However, ammonia also chemically interacts with the oil, in significant amounts, in a process called ammonolysis, in which it also has catalytic effects. In this process it converts some of the grease and oils into other substances (e.g. amines), which no longer have the same properties as the original grease or oils. (4)(5) Ammonia does this latter through ammonolysis, in which it also may act as a catalyst. This is the part of ammonia's action that is similar to saponification, in which the original substances are altered, and no longer exist in their original form. How much of the oil is converted into amines depends on the temperature of the interaction, the type and characteristics of the oils, etc. However, this change is stable, and permanent, in that the end products do not revert to being oils.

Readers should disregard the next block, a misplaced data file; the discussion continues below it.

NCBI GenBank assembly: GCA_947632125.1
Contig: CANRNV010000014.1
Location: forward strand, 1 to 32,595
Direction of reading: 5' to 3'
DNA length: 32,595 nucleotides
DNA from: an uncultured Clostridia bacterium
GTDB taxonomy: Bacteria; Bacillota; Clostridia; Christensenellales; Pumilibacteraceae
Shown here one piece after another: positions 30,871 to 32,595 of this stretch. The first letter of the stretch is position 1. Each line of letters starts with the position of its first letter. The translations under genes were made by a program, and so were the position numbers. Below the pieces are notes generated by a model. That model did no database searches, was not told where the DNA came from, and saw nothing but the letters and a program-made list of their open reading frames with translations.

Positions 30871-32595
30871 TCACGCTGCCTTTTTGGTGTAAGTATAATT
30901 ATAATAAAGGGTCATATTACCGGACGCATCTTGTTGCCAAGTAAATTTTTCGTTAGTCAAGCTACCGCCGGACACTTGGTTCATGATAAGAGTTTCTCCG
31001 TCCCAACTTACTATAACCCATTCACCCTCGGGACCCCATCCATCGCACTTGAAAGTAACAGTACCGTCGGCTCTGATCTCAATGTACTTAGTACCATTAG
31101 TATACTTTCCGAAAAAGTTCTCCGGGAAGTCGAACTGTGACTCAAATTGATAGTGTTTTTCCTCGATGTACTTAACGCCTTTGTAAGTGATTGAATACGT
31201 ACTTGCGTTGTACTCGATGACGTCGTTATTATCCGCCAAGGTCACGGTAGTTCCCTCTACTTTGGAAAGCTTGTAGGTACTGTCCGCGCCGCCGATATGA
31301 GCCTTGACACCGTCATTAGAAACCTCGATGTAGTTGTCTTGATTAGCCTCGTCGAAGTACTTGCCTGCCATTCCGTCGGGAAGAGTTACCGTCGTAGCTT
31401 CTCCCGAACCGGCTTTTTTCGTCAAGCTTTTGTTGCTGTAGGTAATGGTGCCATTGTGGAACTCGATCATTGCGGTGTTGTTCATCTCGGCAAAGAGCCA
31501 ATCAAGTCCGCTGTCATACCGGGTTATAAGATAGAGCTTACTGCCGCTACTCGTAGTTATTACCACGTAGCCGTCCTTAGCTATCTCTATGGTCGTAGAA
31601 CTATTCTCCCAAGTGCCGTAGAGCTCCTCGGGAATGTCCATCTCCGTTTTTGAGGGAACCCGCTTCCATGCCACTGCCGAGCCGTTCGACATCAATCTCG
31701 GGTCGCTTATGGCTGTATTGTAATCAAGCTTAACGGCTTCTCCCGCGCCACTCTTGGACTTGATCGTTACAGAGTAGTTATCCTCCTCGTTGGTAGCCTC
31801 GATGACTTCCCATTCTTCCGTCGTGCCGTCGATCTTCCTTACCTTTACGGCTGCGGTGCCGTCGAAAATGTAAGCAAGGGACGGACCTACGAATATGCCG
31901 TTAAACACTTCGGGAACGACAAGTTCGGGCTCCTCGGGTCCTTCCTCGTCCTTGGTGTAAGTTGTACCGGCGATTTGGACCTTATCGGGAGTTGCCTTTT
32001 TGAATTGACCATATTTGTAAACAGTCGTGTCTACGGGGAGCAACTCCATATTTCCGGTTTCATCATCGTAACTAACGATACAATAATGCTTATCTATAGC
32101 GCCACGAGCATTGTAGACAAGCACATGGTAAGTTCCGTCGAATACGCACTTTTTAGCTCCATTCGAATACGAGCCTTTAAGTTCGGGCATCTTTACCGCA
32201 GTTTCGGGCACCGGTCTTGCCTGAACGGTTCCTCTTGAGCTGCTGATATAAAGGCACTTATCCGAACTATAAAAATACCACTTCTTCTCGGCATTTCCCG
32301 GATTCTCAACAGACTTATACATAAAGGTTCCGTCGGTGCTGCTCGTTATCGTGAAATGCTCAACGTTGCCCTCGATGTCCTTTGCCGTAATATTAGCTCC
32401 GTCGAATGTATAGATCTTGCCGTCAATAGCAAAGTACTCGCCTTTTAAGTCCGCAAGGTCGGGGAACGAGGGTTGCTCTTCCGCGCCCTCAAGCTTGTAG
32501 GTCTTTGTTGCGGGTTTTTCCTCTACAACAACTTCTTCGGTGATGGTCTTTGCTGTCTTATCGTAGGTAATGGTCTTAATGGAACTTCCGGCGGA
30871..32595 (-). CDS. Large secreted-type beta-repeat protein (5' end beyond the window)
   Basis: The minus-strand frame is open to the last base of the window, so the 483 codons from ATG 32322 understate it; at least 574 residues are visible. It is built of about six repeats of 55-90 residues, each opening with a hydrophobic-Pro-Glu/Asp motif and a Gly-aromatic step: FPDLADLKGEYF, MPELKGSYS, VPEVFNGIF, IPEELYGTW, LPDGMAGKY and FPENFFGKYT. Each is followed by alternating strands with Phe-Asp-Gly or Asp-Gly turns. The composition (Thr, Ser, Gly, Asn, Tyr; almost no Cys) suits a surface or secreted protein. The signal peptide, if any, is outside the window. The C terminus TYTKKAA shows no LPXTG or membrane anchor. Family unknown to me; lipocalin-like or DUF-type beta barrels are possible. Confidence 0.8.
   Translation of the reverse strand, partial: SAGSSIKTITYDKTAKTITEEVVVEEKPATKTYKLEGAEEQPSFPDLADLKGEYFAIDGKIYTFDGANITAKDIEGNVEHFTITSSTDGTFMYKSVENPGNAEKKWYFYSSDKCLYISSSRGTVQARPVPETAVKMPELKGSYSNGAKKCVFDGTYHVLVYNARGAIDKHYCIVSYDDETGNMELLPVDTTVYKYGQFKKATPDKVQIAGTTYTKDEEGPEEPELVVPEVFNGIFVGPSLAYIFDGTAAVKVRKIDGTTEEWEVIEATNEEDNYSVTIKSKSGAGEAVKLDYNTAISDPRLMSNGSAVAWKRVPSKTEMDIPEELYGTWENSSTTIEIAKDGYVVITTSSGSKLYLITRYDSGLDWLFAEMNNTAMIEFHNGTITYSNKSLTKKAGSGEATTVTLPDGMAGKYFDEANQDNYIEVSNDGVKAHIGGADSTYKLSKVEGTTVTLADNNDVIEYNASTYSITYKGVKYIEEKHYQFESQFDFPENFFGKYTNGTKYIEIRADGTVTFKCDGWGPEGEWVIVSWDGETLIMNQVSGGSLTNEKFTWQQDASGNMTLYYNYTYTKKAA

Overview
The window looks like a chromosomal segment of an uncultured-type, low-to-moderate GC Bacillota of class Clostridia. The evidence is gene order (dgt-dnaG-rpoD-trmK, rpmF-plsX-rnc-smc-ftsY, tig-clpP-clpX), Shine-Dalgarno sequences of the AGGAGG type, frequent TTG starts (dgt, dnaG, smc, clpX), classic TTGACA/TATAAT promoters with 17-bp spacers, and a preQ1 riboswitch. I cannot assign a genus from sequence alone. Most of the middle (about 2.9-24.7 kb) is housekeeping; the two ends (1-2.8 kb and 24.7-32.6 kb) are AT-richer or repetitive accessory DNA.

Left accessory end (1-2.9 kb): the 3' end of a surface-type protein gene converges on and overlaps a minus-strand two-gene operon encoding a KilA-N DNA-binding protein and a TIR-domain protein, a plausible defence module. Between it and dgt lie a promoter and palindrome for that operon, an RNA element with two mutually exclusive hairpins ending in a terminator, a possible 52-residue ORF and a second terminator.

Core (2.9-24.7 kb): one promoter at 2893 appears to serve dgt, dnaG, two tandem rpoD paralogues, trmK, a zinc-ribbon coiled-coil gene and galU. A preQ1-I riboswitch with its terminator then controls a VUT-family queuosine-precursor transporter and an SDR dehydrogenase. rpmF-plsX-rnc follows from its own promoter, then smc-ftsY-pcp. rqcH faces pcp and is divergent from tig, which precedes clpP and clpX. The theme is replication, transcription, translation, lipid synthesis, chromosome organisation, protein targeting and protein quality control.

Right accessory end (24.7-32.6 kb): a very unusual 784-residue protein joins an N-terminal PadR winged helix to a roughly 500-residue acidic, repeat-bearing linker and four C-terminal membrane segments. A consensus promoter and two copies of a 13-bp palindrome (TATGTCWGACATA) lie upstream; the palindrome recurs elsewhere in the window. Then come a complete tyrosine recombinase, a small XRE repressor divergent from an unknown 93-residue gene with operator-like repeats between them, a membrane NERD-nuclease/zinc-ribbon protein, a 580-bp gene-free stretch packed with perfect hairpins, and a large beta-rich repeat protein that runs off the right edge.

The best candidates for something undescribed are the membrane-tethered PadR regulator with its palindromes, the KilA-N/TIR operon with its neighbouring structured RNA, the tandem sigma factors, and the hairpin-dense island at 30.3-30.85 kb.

(1) history: Smithsonian Magazine: The science behind historic uses of urine

(2)Ammonia is not currently recognized as a primary antimicrobial product, as, for example, is bleach (chlorine). Chlorine, my example, is far more effective as an antimicrobial. However, in ammonia's favor, is the fact that ammonia is far more effective in this regard than soap or detergents alone. Please note that, on the linked chart, bleach (chlorine) is referred to by its chemical name: sodium hypochlorite.
Antimicrobial Spectrum of Disinfectants

(3) Surfactants: Dawn Chemical: Chemistry of Cleaning

Essential Chemical Industry: Surfactants

(4) Ammonolysis (subset of Solvolysis)

(5) Catalytic Effects in the Ammonolysis of Vegetable Oils